New Theme! What do you think?

Study, speak, and hang out with fellow Elvish students!

Select Elvish Words 9.41: Craft, Trade

9.41 Craft, Trade

Q. arimaitë adj. “[most] skillful, *gifted”

A word glossed “skilful” in Quenya Notes from 1957 (QN), a combination of maitë “-handed” with the superlative prefix ar(i)- (PE17/162). Elsewhere maitë by itself was glossed “skilful” (VT47/6), so perhaps this word was more intensive, meaning “*most skillful”.

Neo-Quenya: In the “Neologism of the Day” (NotD) series on the Vinyë Lambengolmor Discord Server as posted on 2023-05-30, Raccoon suggested that arimaitë might also mean “*gifted”.

Q. curu n. “skill; ⚠️[ᴱQ.] magic, wizardry”

In Tolkien’s later writing, this word mostly functions as a reduced form of Q. curwë “skill” used as an element in some Quenya names such as Q. Curufinwë and Q. Curumo.

Conceptual Development: In the Qenya Lexicon and Poetic and Mythological Words of Eldarissa of the 1910s ᴱQ. kuru was glossed “magic, wizardry”, and Tolkien further specified that it was used “of the good magic” (QL/49; PME/49). See S. curu for a discussion of the applicability of this word to “magic”.

Q. curwë n. “[ᴹQ.] craft, [Q.] skill of the hand, technical skill and invention”

A word variously glossed “skill of the hand” (VT41/10), “technical skill and invention” (PM/360) and “craft” (Ety/KUR) based on the root √KUR, which Tolkien contrasted with Q. nolmë “knowledge” from the root √ÑGOL (PM/344, 360). Thus it seems that curwë applies to practical knowledge and its use in the real world for tasks both physical and mental, as opposed to general knowledge for its own sake which is nolmë.

Q. taman n. “thing made by handicraft”

A noun glossed “a thing made by handicraft” derived from primitive ✶taman- (PE17/107), with a deleted variant tamna (PE17/108).

S. curu n. “skill (of the hand), craft, magic; [N.] cunning”

This word had a long history and various different meanings in Sindarin. In notes associated with The Shibboleth of Fëanor from 1968 Tolkien said that S. curu was the equivalent of Q. curwë “skill of the hand” (VT41/10), and in Notes on Names (NN) from 1957 Tolkien glossed S. curu as “craft”, though he clarified that it “applied to all cunning or (?wily) things especially when intended as mysterious or secret” (PE17/83). In Late Notes on Verb Structure (LVS) from 1969 Tolkien said it derived from ✶kurwē “power, ability”, and explain it this way:

S curu in curunír “wizard”, us[ually] applied to exceptional powers espec. of mind, ability to make one’s will effective. It thus approaches some uses of our “magic”, esp. when applied to powers not understood by the speaker, but it does not even then (except perhaps when the word was used by Men) connote any alteration or disturbance of the “natural order”, which to the Eldar were either “miracles” performed by agents of the One or counterfeits by delusion or by means other than miraculous which impressed the un­instructed as supernatural (PE22/151).

In The Etymologies of the 1930s N. curu was simply glossed “cunning” (Ety/KUR; EtyAC/KUR), whereas in Tolkien writings of the 1910s-20s G. curu/ᴱN. curw was glossed “magic” (GL/28). Its use in S. Curunír (Sindarin name of Saruman) is instructive: this name was variously translated as “Man of Skill” (UT/390), “Man of Craft” (UT/390), “one of cunning devices” (RC/389), and “a man of craft, wizard” (EtyAC/KUR).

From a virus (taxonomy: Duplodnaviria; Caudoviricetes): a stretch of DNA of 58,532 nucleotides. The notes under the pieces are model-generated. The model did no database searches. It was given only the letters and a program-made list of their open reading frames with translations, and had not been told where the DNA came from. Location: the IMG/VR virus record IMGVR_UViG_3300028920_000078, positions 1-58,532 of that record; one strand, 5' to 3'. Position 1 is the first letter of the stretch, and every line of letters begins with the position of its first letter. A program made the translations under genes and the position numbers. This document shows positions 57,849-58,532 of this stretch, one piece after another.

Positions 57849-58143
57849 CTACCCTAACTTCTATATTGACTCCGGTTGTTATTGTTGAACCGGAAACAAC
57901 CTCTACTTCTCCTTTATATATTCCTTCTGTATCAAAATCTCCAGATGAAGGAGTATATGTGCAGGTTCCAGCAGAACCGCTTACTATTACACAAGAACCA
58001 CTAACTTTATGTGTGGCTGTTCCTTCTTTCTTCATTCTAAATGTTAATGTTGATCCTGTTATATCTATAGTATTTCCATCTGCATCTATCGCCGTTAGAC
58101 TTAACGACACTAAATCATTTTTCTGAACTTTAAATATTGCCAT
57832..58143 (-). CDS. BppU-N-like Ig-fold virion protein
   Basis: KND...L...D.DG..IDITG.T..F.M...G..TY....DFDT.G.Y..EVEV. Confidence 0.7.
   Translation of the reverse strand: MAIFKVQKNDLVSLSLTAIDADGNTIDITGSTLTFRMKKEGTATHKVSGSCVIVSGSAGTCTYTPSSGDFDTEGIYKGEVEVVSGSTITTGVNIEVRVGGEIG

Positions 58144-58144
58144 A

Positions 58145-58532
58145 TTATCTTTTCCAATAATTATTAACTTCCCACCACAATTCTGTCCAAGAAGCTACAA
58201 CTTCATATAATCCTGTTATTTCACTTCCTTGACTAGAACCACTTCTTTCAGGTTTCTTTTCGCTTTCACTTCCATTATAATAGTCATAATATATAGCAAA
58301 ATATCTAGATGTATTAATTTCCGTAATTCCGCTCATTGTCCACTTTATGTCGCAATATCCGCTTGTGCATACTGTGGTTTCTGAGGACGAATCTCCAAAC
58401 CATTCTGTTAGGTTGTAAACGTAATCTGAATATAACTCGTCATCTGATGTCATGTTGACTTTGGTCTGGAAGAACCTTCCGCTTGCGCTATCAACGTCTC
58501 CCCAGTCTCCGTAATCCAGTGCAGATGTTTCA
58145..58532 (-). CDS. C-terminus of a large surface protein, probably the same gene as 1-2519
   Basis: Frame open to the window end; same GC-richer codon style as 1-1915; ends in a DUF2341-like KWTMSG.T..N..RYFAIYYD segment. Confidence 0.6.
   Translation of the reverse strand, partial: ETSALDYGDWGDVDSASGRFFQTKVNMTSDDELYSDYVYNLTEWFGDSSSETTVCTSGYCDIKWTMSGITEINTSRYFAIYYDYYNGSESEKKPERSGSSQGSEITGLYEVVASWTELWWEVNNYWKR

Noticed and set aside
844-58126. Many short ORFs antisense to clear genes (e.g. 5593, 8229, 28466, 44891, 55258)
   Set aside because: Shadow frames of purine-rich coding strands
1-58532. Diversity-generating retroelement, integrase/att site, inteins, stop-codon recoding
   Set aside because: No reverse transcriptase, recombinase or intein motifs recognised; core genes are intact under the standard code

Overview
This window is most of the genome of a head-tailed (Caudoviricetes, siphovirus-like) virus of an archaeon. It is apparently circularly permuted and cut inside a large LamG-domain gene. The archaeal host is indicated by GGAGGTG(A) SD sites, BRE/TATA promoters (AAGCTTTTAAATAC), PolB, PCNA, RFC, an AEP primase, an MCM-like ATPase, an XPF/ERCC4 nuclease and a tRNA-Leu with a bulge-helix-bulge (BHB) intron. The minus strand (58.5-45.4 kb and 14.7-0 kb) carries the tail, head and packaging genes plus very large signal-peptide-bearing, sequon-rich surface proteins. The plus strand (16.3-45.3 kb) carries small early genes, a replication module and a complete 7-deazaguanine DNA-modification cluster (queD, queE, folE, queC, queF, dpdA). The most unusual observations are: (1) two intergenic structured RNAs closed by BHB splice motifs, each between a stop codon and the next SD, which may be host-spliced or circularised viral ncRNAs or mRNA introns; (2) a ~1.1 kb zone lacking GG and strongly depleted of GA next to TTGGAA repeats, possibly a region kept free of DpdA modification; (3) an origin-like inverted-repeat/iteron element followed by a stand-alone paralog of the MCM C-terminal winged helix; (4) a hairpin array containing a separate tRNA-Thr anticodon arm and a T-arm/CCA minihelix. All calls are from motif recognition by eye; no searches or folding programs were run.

It seems that curu thus applies to craft of hand and mind which allows its user to perform remarkable feats of skill not part of common knowledge. This included feats of power and mind that were natural to the Elves but seemed like magic to Men. It was not “true” magic however, which was limited to the miracles of higher beings likely the Valar. Thus strictly speaking curu did not apply to the supernatural, at least as the Elves perceived it.

S. maed adj. “handy, skillful, [N.] skilled”

An adjective glossed “handy, skilful” in notes on Eldarin Hands, Fingers and Numerals from the late 1960s as the Sindarin equivalent of Q. maitë.

Conceptual Development: The Etymologies of the 1930s had N. moed derived from ᴹ✶maʒiti “handy, skilled” under the root ᴹ√MAƷ “hand” (Ety/MAƷ), showing the 1930s Noldorin sound change whereby ai (sometimes) became oe rather than the Sindarin sound change to ae. The Gnomish Lexicon has G. mabol “skilful”, an elaboration of G. mab “hands” (GL/55).

N. maen adj. “skilled, clever”

An adjective in The Etymologies of the 1930s glossed “skilled, clever” derived from ᴹ✶magnā under the root ᴹ√MAG “use, handle” (Ety/MAG). It was originally glossed “skilled, clever with the hands” and derived from the root ᴹ√MAƷ “hand” (EtyAC/MAƷ).

N. maenas n. “craft, handicraft, art”

A word in The Etymologies of the 1930s glossed “craft, handicraft, art”, a noun form of N. maen “skilled, clever” (Ety/MAG). For purposes of Neo-Sindarin I would use this word exclusively for skill of the hand, as opposed to curu that can apply to skill of the mind = cunning.

S. rovaed adj. “[most] skillful”

A superlative form of maed “skillful” appearing in Quenya Notes (QN) from 1957, having the superlative prefix S. ro- (PE17/147). It also had the form ravaed (PE17/162).

S. tavn n. “[most] skillful”

A noun glossed “a thing made by handicraft” derived from primitive ✶taman- (PE17/107), probably pronounced *tavon.

Leave a Reply

Your email address will not be published. Required fields are marked *